Charlie Chaplin’s Uncle. Okell, Ian. Feedaread.com, 2012. 362 pages. Available on Amazon in book and Kindle formats, for $14.95 and $6.70, respectively, in the US. Click the image to the left to go directly to the Amazon page.
Reviews of terrible books are sometimes painful, sometimes hilarious events, as the reader has to endure the reviewer’s report of the horrors he experienced at the hands of an incompetent wordsmith. As luck would have it, neither you nor I will have to worry about that this time, though, as Charlie Chaplin’s Uncle is a rollicking good time! The story is set in England in 1892, when railroads ruled the world of industry and were the objects of romance and adventure, and the British Empire stretched around the globe. The main character is a brother Mason, an ex-sailor of the Queen’s Navy, and a train driver by the name of Mr. Fowler, and he is plunged into a rather gripping tale of cloak-and-dagger espionage and royal assassination.
To be perfectly honest, I had no idea what railroads, Charlie Chaplin, and Freemasonry were doing in the same story. Having finished the book, I can assure you that while there are no indelible links between this story and a real, historical event from Charlie Chaplin’s childhood (he appears in the story as a toddler), it does not matter, because the story and Okell’s ability to turn a phrase and write vivid characters sucks you in and keeps you wondering what will happen next. Okell’s witticisms and biting observations kept me laughing and looking for the next zinger, and the action of the story (and the climbing body count) kept the plot and the pages moving right along.
The book, though entertaining, is not devoid of short-comings. For instance, the author is not a fan of the rules of punctuation, and this alone keeps the book from achieving a certain level of professional polish. As can also be seen from the eventful, but confusing book description on the back cover, this book really needed a competent editor to clean it up and cut out some of the sections where the book kept going without adding anything to the story. Considering that the publisher is a print-on-demand firm, this bears repeating: if you are going to publish your own books, make EVERY effort to make it the most polished and professional product you can. An independent author wants people to spend their money on their book instead of the mass publishers' products, so give the people a good reason to do so. No matter how highly you think of your English skills, get at least one other person who knows when to use a comma to read it and find the problems you missed, because you will miss plenty. I read and reread the first edition of To Save A Life seven or eight times, and there were still little errors to be found in the text.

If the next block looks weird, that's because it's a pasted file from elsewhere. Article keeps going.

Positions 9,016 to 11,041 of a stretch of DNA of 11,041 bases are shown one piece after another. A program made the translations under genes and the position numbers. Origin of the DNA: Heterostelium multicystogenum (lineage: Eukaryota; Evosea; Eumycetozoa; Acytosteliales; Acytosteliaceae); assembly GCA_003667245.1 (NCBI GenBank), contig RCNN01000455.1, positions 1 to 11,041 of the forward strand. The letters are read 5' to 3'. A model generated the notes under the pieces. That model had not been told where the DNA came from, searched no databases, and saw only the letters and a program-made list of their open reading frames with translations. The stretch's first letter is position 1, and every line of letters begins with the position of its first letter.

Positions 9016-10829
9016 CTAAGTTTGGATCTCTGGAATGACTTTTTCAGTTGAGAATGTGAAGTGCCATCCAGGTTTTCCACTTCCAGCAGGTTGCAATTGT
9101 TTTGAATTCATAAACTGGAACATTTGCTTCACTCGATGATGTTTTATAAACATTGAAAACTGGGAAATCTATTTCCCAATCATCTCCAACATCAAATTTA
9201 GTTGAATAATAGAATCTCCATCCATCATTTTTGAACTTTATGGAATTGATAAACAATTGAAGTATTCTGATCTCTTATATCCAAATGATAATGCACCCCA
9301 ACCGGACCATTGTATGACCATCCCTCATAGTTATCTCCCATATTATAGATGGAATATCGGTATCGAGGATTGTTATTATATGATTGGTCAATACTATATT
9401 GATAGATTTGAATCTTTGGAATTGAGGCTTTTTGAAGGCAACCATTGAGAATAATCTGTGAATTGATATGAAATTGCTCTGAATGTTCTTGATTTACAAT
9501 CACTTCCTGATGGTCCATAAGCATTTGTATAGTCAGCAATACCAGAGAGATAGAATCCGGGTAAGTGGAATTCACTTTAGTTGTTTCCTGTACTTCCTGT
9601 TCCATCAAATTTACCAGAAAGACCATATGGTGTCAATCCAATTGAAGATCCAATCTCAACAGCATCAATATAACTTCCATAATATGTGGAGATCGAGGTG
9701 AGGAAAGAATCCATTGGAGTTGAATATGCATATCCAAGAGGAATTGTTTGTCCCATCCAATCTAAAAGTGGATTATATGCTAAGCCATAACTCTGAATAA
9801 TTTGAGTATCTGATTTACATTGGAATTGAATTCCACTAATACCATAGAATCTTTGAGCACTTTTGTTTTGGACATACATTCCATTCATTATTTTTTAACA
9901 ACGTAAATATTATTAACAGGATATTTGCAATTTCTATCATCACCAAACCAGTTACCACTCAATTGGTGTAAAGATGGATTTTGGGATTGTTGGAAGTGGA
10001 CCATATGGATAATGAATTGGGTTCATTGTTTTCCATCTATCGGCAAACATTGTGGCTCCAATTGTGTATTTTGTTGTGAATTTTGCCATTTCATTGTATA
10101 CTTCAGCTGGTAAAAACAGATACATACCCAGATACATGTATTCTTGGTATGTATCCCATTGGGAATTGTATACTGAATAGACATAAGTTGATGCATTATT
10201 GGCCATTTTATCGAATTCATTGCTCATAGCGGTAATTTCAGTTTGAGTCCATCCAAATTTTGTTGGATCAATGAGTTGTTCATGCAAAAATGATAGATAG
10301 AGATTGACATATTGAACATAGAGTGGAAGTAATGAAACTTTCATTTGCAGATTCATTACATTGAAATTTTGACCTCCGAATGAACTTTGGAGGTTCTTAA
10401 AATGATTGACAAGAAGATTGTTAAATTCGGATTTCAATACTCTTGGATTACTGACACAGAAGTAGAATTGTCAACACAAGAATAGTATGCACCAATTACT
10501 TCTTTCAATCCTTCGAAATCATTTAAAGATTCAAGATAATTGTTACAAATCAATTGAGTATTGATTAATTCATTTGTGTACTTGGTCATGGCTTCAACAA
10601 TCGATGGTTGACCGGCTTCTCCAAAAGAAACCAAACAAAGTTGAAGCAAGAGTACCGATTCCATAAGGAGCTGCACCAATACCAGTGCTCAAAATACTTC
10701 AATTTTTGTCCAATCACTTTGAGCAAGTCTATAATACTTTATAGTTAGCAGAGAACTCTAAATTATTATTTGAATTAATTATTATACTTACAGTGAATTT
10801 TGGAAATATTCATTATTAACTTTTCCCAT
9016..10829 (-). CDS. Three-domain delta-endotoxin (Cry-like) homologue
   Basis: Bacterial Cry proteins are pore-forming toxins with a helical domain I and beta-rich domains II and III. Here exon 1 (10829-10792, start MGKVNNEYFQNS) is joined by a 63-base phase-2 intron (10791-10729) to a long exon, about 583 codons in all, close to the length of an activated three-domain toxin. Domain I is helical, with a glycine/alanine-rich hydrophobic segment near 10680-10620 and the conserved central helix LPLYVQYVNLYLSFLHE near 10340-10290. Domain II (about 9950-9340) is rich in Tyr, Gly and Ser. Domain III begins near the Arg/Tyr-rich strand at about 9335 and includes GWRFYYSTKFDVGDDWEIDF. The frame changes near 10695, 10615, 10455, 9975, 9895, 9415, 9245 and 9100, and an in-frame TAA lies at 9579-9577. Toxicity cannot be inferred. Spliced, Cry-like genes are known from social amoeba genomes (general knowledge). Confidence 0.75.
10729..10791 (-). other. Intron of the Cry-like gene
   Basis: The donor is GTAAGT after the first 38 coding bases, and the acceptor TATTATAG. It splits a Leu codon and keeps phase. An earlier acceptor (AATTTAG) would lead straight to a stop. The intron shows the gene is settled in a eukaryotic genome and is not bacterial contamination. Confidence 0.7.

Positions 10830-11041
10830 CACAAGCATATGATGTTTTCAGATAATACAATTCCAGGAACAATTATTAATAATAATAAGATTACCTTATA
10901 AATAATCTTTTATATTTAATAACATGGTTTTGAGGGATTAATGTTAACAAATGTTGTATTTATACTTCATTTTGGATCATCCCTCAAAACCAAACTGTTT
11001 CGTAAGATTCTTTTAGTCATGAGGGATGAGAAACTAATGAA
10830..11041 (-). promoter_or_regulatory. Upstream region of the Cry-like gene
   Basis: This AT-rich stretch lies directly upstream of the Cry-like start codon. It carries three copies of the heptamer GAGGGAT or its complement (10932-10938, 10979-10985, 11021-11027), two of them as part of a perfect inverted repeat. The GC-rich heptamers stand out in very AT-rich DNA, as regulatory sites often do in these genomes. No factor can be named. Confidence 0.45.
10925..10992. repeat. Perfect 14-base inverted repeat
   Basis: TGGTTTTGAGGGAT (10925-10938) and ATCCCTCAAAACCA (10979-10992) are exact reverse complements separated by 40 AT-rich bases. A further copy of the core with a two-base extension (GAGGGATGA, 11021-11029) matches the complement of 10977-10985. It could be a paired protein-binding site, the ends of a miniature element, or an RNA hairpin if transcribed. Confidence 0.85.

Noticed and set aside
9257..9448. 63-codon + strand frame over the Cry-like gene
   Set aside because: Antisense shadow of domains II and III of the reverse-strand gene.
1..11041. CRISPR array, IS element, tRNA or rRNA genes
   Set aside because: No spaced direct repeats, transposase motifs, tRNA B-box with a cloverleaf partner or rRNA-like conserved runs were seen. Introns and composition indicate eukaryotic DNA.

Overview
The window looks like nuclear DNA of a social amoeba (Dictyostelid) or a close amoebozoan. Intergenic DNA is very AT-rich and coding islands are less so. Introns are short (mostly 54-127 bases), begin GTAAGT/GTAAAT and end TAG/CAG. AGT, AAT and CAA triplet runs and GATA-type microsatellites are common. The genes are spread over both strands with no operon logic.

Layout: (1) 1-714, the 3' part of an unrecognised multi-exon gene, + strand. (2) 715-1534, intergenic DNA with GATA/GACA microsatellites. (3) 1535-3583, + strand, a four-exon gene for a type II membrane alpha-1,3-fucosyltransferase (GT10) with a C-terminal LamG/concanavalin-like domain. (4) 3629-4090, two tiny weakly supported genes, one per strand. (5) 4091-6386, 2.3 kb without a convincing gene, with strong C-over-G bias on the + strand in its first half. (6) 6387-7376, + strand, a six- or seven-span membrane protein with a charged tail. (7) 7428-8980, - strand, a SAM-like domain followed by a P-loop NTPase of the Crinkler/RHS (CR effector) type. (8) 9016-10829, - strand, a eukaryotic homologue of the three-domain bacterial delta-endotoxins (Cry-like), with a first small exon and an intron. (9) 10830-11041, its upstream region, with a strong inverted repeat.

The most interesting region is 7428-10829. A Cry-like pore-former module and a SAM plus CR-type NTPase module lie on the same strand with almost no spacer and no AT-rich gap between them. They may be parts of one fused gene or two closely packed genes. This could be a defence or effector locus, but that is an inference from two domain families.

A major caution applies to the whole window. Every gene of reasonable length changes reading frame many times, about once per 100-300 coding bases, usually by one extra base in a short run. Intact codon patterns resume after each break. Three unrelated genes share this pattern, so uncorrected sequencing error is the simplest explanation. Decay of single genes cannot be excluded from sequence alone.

Since I'm already in a full digression, let me advise independent authors and publishers to try this piece of advice: not only get an editor who doesn't speak Twitter hashtag language, but when you think your book is perfect, let it sit for a month. Don't touch it, don't work on it, don't print it and ship it. Forget it exists. Let your mind clear out all the details you thought you had written down and put into your story, and then come back and read it again, this time with fresh eyes. Those spelling errors or your overuse of semi-colons will jump out at you, and you will have a chance to better evaluate whether everything you put into the story works as well as you thought it did, or if there's more work to be done. If after fixing all the little hobgoblins that were hiding in your manuscript, your story brings a big smile to your face when you finish reading it, you will know that this is indeed the story you wanted to tell.
For these faults, one thing must be kept in mind: the most important thing in telling a story is to tell a good story. While rough around the edges, I would highly recommend Charlie Chaplin’s Uncle for any reader looking for adventure and a good time.